The show's strength lies indisputably in its actingChristopher Lorde with permission for Varsity

Salomé is a one-act play by Oscar Wilde. It tells the tale of the biblical-era Salomé, dancing seductively for her stepfather Herod in return for being brought the severed head of John the Baptist, who has rejected her advances and condemned her mother. It is a play of power, desire, and religion, and the script bubbles with a poetry and melodrama typical of Wilde. Eve Chandler’s adaptation takes the story to Weimar-era Berlin, the exploration of queerness woven into the story through the androgynous presentation of the titular character.

The production’s queering of Salomé was cleverly and subtly achieved. The character was continually referred to using a mix of he/him and she/her pronouns, undermining a fixed gender identity while bringing to mind the microaggressions of misgendering, though any sense of a ‘correct’ gender is obscured. Chandler evokes the fetishisation and objectification of this queer body powerfully through the long dance sections, a revealing costume, and staging that often positions the other characters as looking at Salomé from around the edge of the space, implicating and politicising the gaze of us as the audience. That said, the danger and precariousness of Salomé’s position, reliant on their sexuality and desirability to those (men) around them, was somewhat undermined by the casting of the female-presenting actors Sophia Orr and Enya Crowley in the evidently male roles of Patron and Doorman. Despite their best efforts, they came across as fairly nice and harmless, rather than predatory and libidinous, weakening the power of the opening scenes.

“The production’s queering of Salomé was cleverly and subtly achieved”

The presentation of John the Baptist also didn’t carry the punch it might have. The utilisation of the Corpus Playroom’s prominent stage door was clever, left open throughout the show to represent the entrance of John’s cell and creating a dark and ominous physical presence behind the onstage action. However, the choice to project Louis Davidson’s off-stage lines through a speaker again relied on an overstretched suspension of disbelief, as actors looked in one direction in response to a voice emanating from another, which undermined the power of the lines and the use of the space. Ironically, the microphone cut out a few times, letting us hear Davidson’s actual voice emanating clearly from the depths of the Playroom’s backstage, which was actually far more compelling.

The character also didn’t seem to have a place in the Weimar setting. Why would Herod, the cabaret-club owner, have a preacher in his basement? Why would there be a holy man, starkly dressed in white with a crucifix necklace, speaking in biblical prose and declaring moral judgements, in 1920s Berlin? This wasn’t the only thing weakening the sense of historical situatedness either; while the soundtrack was impressively made up of original songs, skilfully composed by Stan Hunt, it felt like a missed opportunity to draw from the rich tradition of cabaret music. In the end, the re-contextualisation came to be disappointingly cosmetic, the show being centred more around an ahistorical evocation of drag performance and queer identity than a particular engagement with the culture and politics of the period.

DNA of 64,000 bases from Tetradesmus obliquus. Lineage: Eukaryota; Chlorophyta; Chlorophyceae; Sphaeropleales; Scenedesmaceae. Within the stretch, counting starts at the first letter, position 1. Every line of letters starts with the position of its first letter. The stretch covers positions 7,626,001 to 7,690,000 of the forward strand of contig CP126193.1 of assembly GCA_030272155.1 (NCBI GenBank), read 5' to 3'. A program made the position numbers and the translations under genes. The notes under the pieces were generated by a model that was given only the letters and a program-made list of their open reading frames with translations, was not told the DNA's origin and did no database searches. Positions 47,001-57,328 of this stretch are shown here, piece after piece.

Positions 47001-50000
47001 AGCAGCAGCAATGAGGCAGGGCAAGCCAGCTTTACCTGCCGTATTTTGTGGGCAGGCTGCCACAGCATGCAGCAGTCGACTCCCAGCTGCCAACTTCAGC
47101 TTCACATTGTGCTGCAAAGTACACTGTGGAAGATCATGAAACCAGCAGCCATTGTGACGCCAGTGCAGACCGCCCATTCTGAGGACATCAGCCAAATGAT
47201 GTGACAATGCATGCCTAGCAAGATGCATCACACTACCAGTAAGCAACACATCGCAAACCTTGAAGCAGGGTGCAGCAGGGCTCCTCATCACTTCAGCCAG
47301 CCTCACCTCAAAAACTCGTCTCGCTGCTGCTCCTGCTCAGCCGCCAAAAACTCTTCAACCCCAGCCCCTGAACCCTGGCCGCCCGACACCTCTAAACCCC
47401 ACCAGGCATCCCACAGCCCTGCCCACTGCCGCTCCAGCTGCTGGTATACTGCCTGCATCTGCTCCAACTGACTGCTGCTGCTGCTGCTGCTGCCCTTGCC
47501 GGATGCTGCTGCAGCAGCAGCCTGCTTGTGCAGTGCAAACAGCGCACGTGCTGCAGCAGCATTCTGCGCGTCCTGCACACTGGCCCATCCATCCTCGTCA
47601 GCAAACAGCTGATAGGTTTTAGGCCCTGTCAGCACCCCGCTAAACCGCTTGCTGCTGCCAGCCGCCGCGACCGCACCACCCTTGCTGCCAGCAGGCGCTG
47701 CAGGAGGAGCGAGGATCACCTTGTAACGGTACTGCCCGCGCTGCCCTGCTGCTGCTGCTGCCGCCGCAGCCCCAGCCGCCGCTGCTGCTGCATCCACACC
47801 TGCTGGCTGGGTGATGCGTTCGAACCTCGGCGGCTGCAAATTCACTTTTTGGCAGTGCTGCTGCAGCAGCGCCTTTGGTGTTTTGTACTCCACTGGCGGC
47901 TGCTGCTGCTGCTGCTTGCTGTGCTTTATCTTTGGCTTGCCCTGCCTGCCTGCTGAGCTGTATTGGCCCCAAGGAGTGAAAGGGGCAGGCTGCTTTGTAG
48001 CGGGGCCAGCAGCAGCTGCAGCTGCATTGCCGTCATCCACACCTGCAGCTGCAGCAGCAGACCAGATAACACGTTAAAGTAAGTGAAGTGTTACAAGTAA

“I entreat people to come and see this production just to not miss out on these performances”

The show’s strength lies indisputably in its acting. Stand-out performances were given by Reuben Rackham and Toby Trusted as Herod and Salomé respectively. Rackham brought to the stage a playfulness and command of the space that was charming, charismatic, and incredibly enjoyable to watch. His characterisation was rich and varied, from the subtle play of power over those around him to the self-aware but totally infatuated desire for Salomé. Trusted was the total star of the show though. A long solo dance in the middle of a play is no mean feat, and they pulled it off with completely mesmerising commitment and flair. The dialogue was equally as strong, full of pathos, passion, and nuance. Wilde’s final image could easily come across as melodramatic and excessive, but in Trusted’s hands it was deeply powerful and disturbing. The show positively fizzed with energy and brilliance when these two capable actors played opposite each other. A highlight was the climactic scene in which Rackham traversed the stages of grief as Herod implores Salomé to change their mind, in counterpoint to Trusted’s tastefully understated repetitions of the fatal demand – ‘give me the head of Johnathan’. I entreat people to come and see this production just to not miss out on these performances.


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As a show hoping to evoke the heady and anarchic Weimar era with its competing worlds of seedy nightlife and religious morality, Salomé doesn’t quite follow through. As a show setting out to explore queerness and Wilde’s viscerally powerful and beautiful script, it is a storming success, thanks in large part to brilliant performances from its lead actors. Ultimately, the latter of these leaves a far greater impression, and walking out of the Playroom I felt in equal parts moved and shaken by the power of what I’d just seen.